Take the 2-minute tour ×
Electrical Engineering Stack Exchange is a question and answer site for electronics and electrical engineering professionals, students, and enthusiasts. It's 100% free, no registration required.

I've got a problem and was stuck for whole day..

I'm designing an octal to 7 segment common cathode decoder which only octal digits 2 to 7 are applied to the inputs of the decoder so combination for digits 0 and 1 are never applied.

I understand that X don't care conditions can be 1 or 0

enter image description here

For my input A enter image description here

But When i tried to set input A, it lights up when 1 is switched on?

I just wanted it to show 2,3,4,5,6,7 digits only

What's the purpose don't care conditions?

share|improve this question
If you want the display to be blank for digits "0" and "1", then you "care" what the segment's outputs are (all 0); therefore you have no "don't cares". Your table does not match your desired behavior. –  Tut Jun 23 '14 at 14:55
Then what is the point of don't care condition for this case? Is it because i have the choice to pick either 1 or 0 but i taught don't care condition is to simplify more further? –  user159676 Jun 23 '14 at 15:09
@user, I outlined that below. Don't Care conditions simplify design but such states become undefined. –  sherrellbc Jun 23 '14 at 15:12
There is no such thing as "undefined behavior" in an implementation, only in a specification. All behavior in an implementation must be defined, even if it is degenerate. –  Ignacio Vazquez-Abrams Jun 23 '14 at 15:23
@IgnacioVazquez-Abrams, you got me. I was speaking in terms of undefined by design intent. –  sherrellbc Jun 23 '14 at 15:40

2 Answers 2

up vote 9 down vote accepted

"Don't Care" conditions still exist in your design, you are just saying that you don't care what happens when this input set occurs. When you map the resulting truth table and perform appropraite grouping (either 1s or 0s), you effectively establish what the don't care outputs will be.

Namely, if you group a don't care condition with 1s (max terms?), it becomes a 1. This of course is also true for don't care conditions and grouping with 0s (min terms?). I don't recall exactly the terminology used to describe the groups.

For example, your input C'B'A is now a 1 since you have grouped it as such. The point of this is to relax restrictions on the output for states that don't really matter to you so that you have increased freedom when mapping.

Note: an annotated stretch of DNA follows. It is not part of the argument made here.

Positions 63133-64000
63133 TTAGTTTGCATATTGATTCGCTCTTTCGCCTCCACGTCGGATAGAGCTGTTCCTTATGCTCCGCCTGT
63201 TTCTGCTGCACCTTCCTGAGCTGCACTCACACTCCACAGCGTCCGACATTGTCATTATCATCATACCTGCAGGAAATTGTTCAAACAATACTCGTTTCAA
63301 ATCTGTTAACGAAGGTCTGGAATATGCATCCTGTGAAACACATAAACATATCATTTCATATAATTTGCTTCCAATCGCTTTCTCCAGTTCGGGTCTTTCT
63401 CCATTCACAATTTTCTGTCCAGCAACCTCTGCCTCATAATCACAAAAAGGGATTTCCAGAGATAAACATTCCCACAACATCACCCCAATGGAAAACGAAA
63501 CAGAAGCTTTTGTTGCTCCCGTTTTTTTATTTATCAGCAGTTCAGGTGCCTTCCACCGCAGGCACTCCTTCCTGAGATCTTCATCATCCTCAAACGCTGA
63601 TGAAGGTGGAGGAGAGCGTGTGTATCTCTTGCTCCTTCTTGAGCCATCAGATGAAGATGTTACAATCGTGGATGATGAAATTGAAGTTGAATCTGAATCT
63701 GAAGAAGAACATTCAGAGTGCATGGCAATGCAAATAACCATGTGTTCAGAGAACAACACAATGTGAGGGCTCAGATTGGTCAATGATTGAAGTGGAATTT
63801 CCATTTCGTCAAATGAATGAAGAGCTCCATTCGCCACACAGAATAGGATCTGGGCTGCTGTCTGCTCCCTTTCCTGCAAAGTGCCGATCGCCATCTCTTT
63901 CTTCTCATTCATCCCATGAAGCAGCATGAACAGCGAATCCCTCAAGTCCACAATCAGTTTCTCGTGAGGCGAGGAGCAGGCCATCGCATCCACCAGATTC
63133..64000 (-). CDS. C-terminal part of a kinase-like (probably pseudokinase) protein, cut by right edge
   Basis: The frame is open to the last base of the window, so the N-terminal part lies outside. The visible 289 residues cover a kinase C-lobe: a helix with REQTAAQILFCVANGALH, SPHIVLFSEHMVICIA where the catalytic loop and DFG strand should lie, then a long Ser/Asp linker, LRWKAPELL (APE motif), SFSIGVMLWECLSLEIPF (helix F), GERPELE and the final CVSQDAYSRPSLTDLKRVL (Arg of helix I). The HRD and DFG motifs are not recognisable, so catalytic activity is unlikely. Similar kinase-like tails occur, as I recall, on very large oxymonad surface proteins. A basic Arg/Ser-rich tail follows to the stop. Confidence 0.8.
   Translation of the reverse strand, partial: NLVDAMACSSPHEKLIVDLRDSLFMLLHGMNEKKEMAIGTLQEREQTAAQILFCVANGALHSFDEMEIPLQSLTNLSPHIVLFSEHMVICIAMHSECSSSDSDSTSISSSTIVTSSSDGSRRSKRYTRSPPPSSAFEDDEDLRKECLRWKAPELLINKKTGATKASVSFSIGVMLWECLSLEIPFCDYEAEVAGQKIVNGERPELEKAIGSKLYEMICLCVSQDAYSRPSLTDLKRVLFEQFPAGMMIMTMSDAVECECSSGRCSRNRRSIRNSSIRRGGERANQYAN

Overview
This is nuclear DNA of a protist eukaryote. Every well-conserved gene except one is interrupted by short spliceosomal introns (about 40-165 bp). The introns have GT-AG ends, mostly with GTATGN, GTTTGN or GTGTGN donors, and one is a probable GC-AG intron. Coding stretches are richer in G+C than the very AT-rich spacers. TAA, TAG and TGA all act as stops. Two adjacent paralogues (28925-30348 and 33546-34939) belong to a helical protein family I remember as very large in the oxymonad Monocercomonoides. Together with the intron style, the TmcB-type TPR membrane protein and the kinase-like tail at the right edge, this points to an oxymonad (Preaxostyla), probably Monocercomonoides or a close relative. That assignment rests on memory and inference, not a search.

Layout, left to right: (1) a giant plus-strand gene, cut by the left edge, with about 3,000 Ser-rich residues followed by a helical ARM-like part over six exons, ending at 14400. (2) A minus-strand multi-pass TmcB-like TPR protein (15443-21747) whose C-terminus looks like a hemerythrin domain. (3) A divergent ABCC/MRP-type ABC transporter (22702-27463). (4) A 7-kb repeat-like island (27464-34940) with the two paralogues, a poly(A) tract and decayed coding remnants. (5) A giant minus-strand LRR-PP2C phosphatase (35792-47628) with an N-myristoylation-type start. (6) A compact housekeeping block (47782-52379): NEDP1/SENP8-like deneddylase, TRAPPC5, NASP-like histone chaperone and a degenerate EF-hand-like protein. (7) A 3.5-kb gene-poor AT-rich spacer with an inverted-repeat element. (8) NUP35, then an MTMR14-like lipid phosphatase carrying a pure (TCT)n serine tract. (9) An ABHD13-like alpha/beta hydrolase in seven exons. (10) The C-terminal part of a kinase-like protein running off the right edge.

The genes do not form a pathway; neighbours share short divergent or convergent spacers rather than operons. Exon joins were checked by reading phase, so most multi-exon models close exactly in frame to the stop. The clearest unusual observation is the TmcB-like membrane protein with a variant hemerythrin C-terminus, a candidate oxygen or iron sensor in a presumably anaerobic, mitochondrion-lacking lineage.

You must either establish what happens when this undesirable input occurs (i.e. turn the segment off by driving all LEDs off), or ensure that such input combinations never occur in your product as it will elicit undefined behavior.

share|improve this answer

Whenever input A is set to 1 you want output A to light as shown in the diagram below. There's nothing wrong with output A lighting because the diagram shows that's exactly what you want.

The reason output A is a don't care for 001 is because you stated you will never have 001 as an input. In your testing, you see that output A is lit when input A is set to 1 because that's exactly the functionality you're after.

The purpose of the don't care is to simplify the amount of logic you need. Which it has done here. You don't have to special case output A to worry about whether B and C are set when A is set. For input A, output A only cares about what input A is.

If you cared about 001, then your output logic for output A would be:
A = B + CA
Rather than:
A = B + A
You would need an extra AND gate for C*A. Having that don't care reduces the amount of gates you need to get your output properly.

enter image description here

Lastly, it would be a bit less confusing if you used a different naming convention between input and output. Something like input = XYZ and output = ABCDEFG or input = ABC and output = abcdefg.

share|improve this answer
+1 for the "use different letters" thing. –  Vladimir Cravero Jun 23 '14 at 15:52

Your Answer


By posting your answer, you agree to the privacy policy and terms of service.

Not the answer you're looking for? Browse other questions tagged or ask your own question.